Task Analysis of Laparoscopic and Robotic Procedures

Task Analysis Of Laparoscopic Sacrohysteropexy
Gynecology / Oct 23rd, 2019 1:44 pm     A+ | a-

Task Analysis Of Sacrohysteropexy

Dr. Rashmi Singh
Batch October 2019 
  1. After giving general anesthesia to pt, position her in a lithotomy position with head 30˚ down.
  2. Cleaning, painting, and draping of the abdomen and vagina should be done.
  3. Bladder to be catheterized.
  4. The surgeon should stand on the left-hand side of pt, one assistant at the right-hand side and one assistant at the vaginal end.
  5. Give a 2mm stab incision on the infra-umbilical crease after lifting it up on either side by Alli’s forceps.
  6. Insert the Veress needle through the incision and appreciate two clicks.
  7. Confirm intra-abdominal position by injecting 5ml of NS through the needle, suctioning the air out and by hanging drop test.
  8. Insufflate the abdomen with gas up to 12-15mm Hg of pressure.
  9. Pull the needle out and enlarge the 2mm incision to 10mm.
  10. Insert a 10mm trocar and cannula with guarded screwing movements and enter the abdomen.
  11. Remove the trocar and insert the telescope after having white balance and focus checked.
  12. Under vision insert one 10mm and one 5mm on contralateral sides, each 7.5cm away from the umbilical port (making use of Baseball Diamond concept).
  13. One supra-pubic port to be inserted parallel to optical port at least 5cm above the upper border of the pubic symphysis.
  14. Take a 15× 3 cm polypropylene mesh, pleat it and introduce it through 10mm cannula without the reducer.
  15. Unfold the mesh with grasper and Maryland in the abdomen.
  16. The vaginal assistant should insert a uterine manipulator with colpomotizer and lift the uterus to an acute anteverted position at 12’o clock position.
  17. Take a nonabsorbable suture (silk/Dacron no 1) and take a bite on the vaginal part of one uterosacral ligament, passing the needle from out to in.
  18. Care should be taken of not taking the cervical canal or vagina into the bite. 
  19. Ask the assistant to hold one end of the mesh. Pass the needle from one corner of the mesh.
  20. Tie a knot (square or Weston knot). The square knot is pushed with the help of Clarke’s knot pusher and 3-4 knots are taken in a square knot. Cut the suture.
  21. Repeat the procedure on other side uterosacral ligaments.
  22. Ask the assistant to hold the free end of mesh against the posterior surface of the uterus.
  23. Take a bite 2cm above the previous 2 knots through the mesh and seromuscular layer of the uterus, come out through the mesh and tie an intracorporeal surgeon’s knot and cut.
  24. Take another bite in a similar fashion 2cm above the previous knot.
  25. The knots should be placed in uterosacral ligaments, isthmus, and the corpus of the uterus in chronological order (it should not reach the fundus of the uterus).
  26. Now move the bowel up.
  27. Stretch the peritoneum over the sacral promontory, to the right of the rectum, pull and cut it, using harmonic or monopolar scissors.
  28. Do the blunt dissection and let the air enter the retroperitoneum space.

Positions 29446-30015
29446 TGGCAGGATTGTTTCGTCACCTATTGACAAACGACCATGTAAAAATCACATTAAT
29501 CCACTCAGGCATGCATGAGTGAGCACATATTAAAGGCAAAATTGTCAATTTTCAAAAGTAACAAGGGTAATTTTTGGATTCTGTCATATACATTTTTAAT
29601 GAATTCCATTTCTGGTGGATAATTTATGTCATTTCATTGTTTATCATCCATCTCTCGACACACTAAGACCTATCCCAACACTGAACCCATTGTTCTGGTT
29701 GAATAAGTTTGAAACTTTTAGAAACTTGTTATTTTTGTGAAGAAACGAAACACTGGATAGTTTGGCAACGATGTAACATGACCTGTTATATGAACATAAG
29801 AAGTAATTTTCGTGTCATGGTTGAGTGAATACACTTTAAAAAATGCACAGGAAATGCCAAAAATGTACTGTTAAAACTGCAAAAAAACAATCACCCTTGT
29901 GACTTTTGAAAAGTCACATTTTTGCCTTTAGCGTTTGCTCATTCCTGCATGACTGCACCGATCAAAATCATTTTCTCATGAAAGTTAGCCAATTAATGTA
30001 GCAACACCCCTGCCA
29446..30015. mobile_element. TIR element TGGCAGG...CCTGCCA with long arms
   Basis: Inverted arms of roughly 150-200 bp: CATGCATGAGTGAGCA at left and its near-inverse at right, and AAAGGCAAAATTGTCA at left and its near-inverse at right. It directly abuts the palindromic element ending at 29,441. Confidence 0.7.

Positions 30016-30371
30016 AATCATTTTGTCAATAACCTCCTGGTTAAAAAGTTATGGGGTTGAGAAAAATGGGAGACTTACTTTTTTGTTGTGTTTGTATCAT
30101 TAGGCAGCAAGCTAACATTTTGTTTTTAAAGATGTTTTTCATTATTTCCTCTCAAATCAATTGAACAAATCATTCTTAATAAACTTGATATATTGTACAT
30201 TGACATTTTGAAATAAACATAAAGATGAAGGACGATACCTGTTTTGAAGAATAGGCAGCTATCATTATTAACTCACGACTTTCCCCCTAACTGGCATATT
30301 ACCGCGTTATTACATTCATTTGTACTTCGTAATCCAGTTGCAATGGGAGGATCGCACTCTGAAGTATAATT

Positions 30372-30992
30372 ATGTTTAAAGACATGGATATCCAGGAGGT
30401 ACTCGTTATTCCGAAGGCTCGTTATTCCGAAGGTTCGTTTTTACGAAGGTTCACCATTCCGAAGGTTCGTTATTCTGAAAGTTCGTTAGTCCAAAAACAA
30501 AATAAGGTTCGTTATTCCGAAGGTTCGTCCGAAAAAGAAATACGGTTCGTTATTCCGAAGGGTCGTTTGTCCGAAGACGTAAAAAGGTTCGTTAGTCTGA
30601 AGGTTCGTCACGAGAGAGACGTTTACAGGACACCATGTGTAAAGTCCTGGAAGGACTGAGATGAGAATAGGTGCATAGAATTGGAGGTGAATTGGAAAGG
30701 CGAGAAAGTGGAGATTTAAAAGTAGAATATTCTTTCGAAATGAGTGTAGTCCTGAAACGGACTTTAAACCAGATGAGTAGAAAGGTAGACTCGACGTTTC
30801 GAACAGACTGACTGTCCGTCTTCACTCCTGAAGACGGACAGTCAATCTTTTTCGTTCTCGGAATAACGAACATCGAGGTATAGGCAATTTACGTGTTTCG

29. Keep cutting the peritoneum until 2cm below the fimbrial end of the tube on the right side.
  30. Blunt dissection is to be done and separate the areolar tissue.
  31. Expose the anterior longitudinal ligament over sacral promontory which is shiny and pearly white in color.
  32. Be careful of median sacral vessels medially (towards left).
  33. Ask the assistant to push the uterus inside the abdomen so that the cervix is at least 9cm from the introitus.
  34. Place the mesh over the anterior longitudinal ligament.
  35. Using contralateral or suprapubic port either fire a tacker (Protack) or take a bite and tie a square knot. Be careful of slipping off the tacker or breaking the needle at this point.
  36. Usually, one tacker or a bite should suffice.
  37. Trim the extra mesh.
  38. Carefully insert the mesh into the peritoneal tunnel.
  39. Approximate the cut end of peritoneum on right and cut end of mesorectum on the left side with vicryl no 1, using Dundee jamming knot, continuous suture, and Aberdeen termination, and close the peritoneal tunnel, so that mesh is now in retroperitoneum.
  40. Inspect the whole abdomen.
  41. Remove the uterine manipulator.
  42. Remove the 5mm ports under vision. 
  43. Port closure of 10mm ports to be done by Veress’ or Cobbler’s needle.
  44. Remove the optical port after having a final look at the port exit.
  45. Dressing of the wound to be done.
Dr. Jaspreet
May 21st, 2020 5:58 am
Very enthusiastic article with good presentation skills. I very much enjoyed this task analysis of Laparoscopic Sacrohysteropexy.
Dr. Nidhi Aggarwal
May 22nd, 2020 4:59 am
Wow really i like this fascinating explanation well presented Article.Which help me a lot's. Thanks for uploading Task Analysis Of Laparoscopic Sacrohysteropexy.
Dr. Abhishek Sharma
May 22nd, 2020 5:01 am
Thank you, it's very clear, very useful and realistic.Thanks for posting Task Task Analysis Of Laparoscopic Sacrohysteropexy.
Dr. Abu Huraira
May 22nd, 2020 5:03 am
I'm Amazed! Everything is clearly explain step by step, It's very clear Thanks for sharing this Task Task Analysis of Laparoscopic Sacrohysteropexy
Dr. A. Chourasiya
May 22nd, 2020 5:19 am
Amazing, this was really helpful Perfect easy to understand, It's very clear Thanks for sharing this Task Task Analysis of Laparoscopic Sacrohysteropexy

Simran srivastava
Jun 3rd, 2020 2:17 pm
Sacrohysteropexy is a surgical procedure to correct uterine prolapse and I use it in grade 1 uterine prolapse with VIPRO mesh. It involves resuspension of the prolapsed uterus using a strip of viproII mesh to lift the uterus and hold it in place. It allows for normal sexual function and preserves childbearing function. Adhesion chances are also less with vipro II mesh
Dr. Jasspreet Singh
Apr 29th, 2021 4:50 am
Very valuable information, it is not at all blogs that we find this, congratulations I was looking for something like that and found it here. Very excellent article on Laparoscopic Sacrohysteropexy.
Apr 29th, 2021 9:25 am
Thank you so much,This article is well organized and presented, which helped me to learn new knowledge.